Popular Mantras, Hymns & Quotes for Lord Krishna

Bronze Krishna statue playing flute

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Shri Krishna as the name means He is the one who is capable of attracting everyone. The name Krishna also means absolute truth. He is the eight and most famous avatar of Lord Vishnu who is symbolized as the best example of truth, love, dharma and courage.

Here, are some of the most popular mantras of Shri Krishna used by devotees all over the world.

1. Moola Mantra

Om Krishnaya Namaha

Meaning: Salutations to the Lord Krishna

2. Krishna Gayatri Mantra: This mantra brings in high energy for activities and success in job.

Aum

Devkinandanaye Vidmahe

Vasudevaye Dhi-Mahi

Tan No Krishna Prachodayat

Aum

3. Sri Krishna Ashtakam

Vasudeva Sutham Devam Kamsa Chaanoora Mardhanam |

Devaki Paramaanandham Krishnam Vande’ Jagathgurum ||

 

Adhasee Pushpa Sankaasam Haara Noopura Sobhitham |

Rathna Kangana keyooram Krishnam Vandhe’ Jagathgurum ||

 

Kutilaalaka Samyuktham Poorna Chandra Nibhaananam |

Vilasath Kundala tharam Krishnam Vandhe’ Jagathgurum ||

 

Mandhara Gandha Samyuktham Chaaru-haasam Chathur-bhujam; |

Parhipinjaa Vasoodaangam Krishnam Vandhe’ Jagathgurum ||

 

Uthpulla Padma Patraksham Nilajimutha Sannibham. |

Yaadhavaanaam Sirorathnam Krishnam Vandhe’ Jagathgurum ||

 

Rukmini Ke’li Samyuktham, Peethambara Su Sobitham; |

Avaaptha Thulasi Gaandharam, Krishnam Vande Jagathgurum. ||

 

Gopikaanaam Kusathvanthva Kunkumaangitha Vakshasam |

Srinike’tham Maheshvaasam Krishnam Vandhe’ Jagathgurum ||

 

Srivatsaankam, Mahoraskam, Vana Maala Virayitham; |

Sanka Chakra Dharam, Devam, Krishnam Vande Jagathgurum. ||

 

Krishnaashtakam itham Punyam Praatha Ruththaaya Ya:pade’th|

Ko’ti Janma Krutham Papam Smaranaath Thasya Nachyathi. ||

4. 24 name Mantra of Lord Krishna

Shri Keshvay namah, Naraynay namah, Madhvay namah,

Govinday namah, Vishnve namah, Madhusudnay namah,

Trivikramay namah, Vamnay namah, Shridhray namah,

Hrshikeshay namah, Padhanabhay namah, Damodaray namah,

Sankrshnay namah, Vasudevay namah, Prdyumnay namah,

Aniruddhay namah, Purushottmay namah, Adhoxjay namah,

Narsinhay namah, Achyutay namah, Janardnay namah,

Upendray namah, Haraye namah, Shri Krishnay namah.

5. Shri Krishna Aarti

Aarti Yugal Kishor ki Kijai,

Radhe Tan Man dhan nyochhavar kijai.

Ravi shashi koti badan ki shobha,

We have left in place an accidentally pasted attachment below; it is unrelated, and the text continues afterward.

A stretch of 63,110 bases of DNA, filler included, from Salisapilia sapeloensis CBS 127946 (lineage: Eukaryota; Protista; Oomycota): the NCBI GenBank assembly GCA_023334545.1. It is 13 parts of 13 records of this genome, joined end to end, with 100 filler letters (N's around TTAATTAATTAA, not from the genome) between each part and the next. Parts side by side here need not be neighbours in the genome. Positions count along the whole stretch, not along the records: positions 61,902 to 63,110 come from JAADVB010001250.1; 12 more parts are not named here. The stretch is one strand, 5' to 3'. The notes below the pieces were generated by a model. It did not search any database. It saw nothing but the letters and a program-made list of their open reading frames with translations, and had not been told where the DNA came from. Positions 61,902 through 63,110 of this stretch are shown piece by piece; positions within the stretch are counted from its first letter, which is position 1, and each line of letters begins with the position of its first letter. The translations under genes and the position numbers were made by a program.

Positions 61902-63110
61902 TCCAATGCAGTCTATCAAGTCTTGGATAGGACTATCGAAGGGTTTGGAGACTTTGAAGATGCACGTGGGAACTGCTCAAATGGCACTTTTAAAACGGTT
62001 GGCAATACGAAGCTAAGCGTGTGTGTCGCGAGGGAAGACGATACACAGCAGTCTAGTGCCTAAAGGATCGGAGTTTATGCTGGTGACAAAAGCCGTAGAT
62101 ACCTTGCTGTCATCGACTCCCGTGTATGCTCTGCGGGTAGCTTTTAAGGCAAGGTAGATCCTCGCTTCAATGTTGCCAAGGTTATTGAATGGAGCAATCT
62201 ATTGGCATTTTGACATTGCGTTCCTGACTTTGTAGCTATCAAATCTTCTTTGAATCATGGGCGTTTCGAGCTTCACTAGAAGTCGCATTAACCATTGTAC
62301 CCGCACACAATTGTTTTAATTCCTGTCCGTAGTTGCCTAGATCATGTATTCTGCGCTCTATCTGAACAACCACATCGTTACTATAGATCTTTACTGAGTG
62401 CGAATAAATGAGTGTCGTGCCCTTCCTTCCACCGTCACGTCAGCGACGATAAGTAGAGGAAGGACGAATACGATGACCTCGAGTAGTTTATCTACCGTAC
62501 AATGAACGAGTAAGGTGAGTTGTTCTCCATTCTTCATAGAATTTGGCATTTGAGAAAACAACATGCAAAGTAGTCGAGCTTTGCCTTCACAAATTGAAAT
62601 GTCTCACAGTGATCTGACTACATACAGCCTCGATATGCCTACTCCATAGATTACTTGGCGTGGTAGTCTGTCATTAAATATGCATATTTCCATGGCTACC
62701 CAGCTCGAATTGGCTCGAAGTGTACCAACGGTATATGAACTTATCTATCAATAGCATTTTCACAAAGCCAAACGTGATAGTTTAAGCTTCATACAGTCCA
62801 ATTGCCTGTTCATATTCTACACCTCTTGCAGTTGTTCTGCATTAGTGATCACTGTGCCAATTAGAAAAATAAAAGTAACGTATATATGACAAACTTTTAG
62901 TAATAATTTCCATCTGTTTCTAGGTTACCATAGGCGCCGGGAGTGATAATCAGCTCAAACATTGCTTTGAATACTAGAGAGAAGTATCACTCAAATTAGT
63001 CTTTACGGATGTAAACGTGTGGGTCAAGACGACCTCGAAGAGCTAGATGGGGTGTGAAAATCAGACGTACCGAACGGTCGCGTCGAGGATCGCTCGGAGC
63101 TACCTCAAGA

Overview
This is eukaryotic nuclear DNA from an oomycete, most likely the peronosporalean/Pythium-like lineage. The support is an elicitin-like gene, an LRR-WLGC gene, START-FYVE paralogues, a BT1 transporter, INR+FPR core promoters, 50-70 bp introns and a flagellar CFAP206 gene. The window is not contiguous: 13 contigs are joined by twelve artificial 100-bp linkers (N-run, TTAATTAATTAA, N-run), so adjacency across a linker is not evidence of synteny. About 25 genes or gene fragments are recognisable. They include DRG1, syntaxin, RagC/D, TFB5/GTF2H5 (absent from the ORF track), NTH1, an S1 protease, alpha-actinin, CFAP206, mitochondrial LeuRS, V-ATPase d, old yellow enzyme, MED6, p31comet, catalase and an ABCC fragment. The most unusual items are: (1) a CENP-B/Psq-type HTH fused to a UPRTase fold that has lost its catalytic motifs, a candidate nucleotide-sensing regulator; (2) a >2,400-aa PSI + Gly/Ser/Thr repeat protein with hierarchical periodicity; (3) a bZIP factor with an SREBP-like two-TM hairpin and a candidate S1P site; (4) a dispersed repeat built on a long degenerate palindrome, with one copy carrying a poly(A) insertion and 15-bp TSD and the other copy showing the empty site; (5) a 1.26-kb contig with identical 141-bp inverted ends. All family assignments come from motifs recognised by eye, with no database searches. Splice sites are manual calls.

Tahi nirakh mera man lobha.

Gaur Shyam mukh nirkhat rijhai,

Prabhu ko rup nayan bhar pijai.

Kanchan thar kapur ki bati,

Hari aye nirmal bhai chhati.

Phulan ki sej phulan ki mala,

Ratna sinhasan baithe Nandlala.

Mor mukut kar murli sohai,

Natwar vesh dekh manmohe.

Oddhe peet neel pat sari,

Kunj Bihari Girvardhari.

Shri Purshottam Girvar dhari,

arti karat sakal Brajanari.

Nandnandan Vnishabhanu Kishori,

Parmanand svami avichal jori.

6. Hare Krishna Maha-Mantra: It is a 16-word Vaishnava mantra, the most famous mantra of Lord Krishna, which first appeared in the Kali-Santarana Upanishad.

Hare Krishna, Hare Krishna,

Krishna Krishna, Hare Hare

Hare Rama, Hare Rama,

Rama Rama, Hare Hare

7. Shree Radha Krishna Stuti

Kararavinde Na Padaravindam

Mukharavinde Viniveshayantam

Vatasya Patrasya Pute Shayanam

Balam Mukundam Manasa Smarami

Meaning: I memorize the Lord in his infant form (Mukunda), who sleeps in a Banyan leaf. He is the one who puts his lotus life feet to His mouth, with the help of His hands.

Achyutam Keshavam Rama Narayanam

Krishna Daamodaram Vasudevam Harim

Shridharam Maadhavam Raamachandram Bhaje

Jaanki Naayakam Raamachandram Bhaje

Meaning: I sing praise of Ramachandra, Who is known as Achyuta (infallible), Keshav, Raam, Narayan, Krishna, Damodara, Vasudeva, Hari, Shridhara (possessing Lakshmi), Madhava, Gopikavallabha (Dearest of Gopika), and Janakinayaka (Lord of Janaki or Sita).

 

Achyutam Keshavam Satyabhaa Maadhavam

Maadhavam Shridaram Radhika Radhikam

Indira Mandriram Chetasaa Sundaram

Devaki Nandanam Nandanam Sandadhe

Meaning: I offer a salute with my hands together to Achyuta, Who is known as Keshav, Who is the consort of Satyabhama. He is also known as Madhav and Shridhar, Who is longed-for by Radhika, Who is like a temple of Lakshmi (Indira), who is beautiful at heart. He is the son of Devaki, and Who is the Dear-One of all.

Tapta-Kanchana-Gaurangi Radhe

Vrindavaneshvari  Vrishabhanu-Sute Devi

Pranamami Hari-Priye

Wood Radha Krishna statue

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Meaning: I offer my respect to Shri Radha rani, who has molten gold complexion. O Goddess, You are the queen of Vrindavana, the daughter of King Vrishabhanu, and are very dear to Lord Krishna.

Goloka-Vasini Gopi

Gopisha Gopa-Matrika

Sananda Paramananda

Nanda-Nandana-Kamini

Meaning: Radha rani is a resident of Goloka, known as Vrindavan, and is a cowherd damsel. She is the queen of the gopis and the divine mother of the cowherd boys. She is joyful and always experiencing the highest bliss. She incites strong desires in the heart of the son of Nanda (Lord Krishna).

 

8. Sree Krishna Stuthi – Sandhyanaamam: This stuti is written by the famous devotee Poothanam, praising lord Krishna.

Anjana Sreedhara Charumoorthe Krishna

 Anjali Koopi Vanangidunnen

 Aananda Alangara Vaasudeva Krishna

 Aathangam Ellam Akattidene

 Indiranadha Jagannivasa Krishna,

Innende Munnil Vilangidene

Erezhulaginum Ekanaadha Krishna,

Eeranju Dikkum Niranja Roopa

Unni Gopala Kamalanethra Krishna,

 Ullil Nee Vannu Vilangidene

 Oozhiyil Vannu Piranna Naadha Krishna,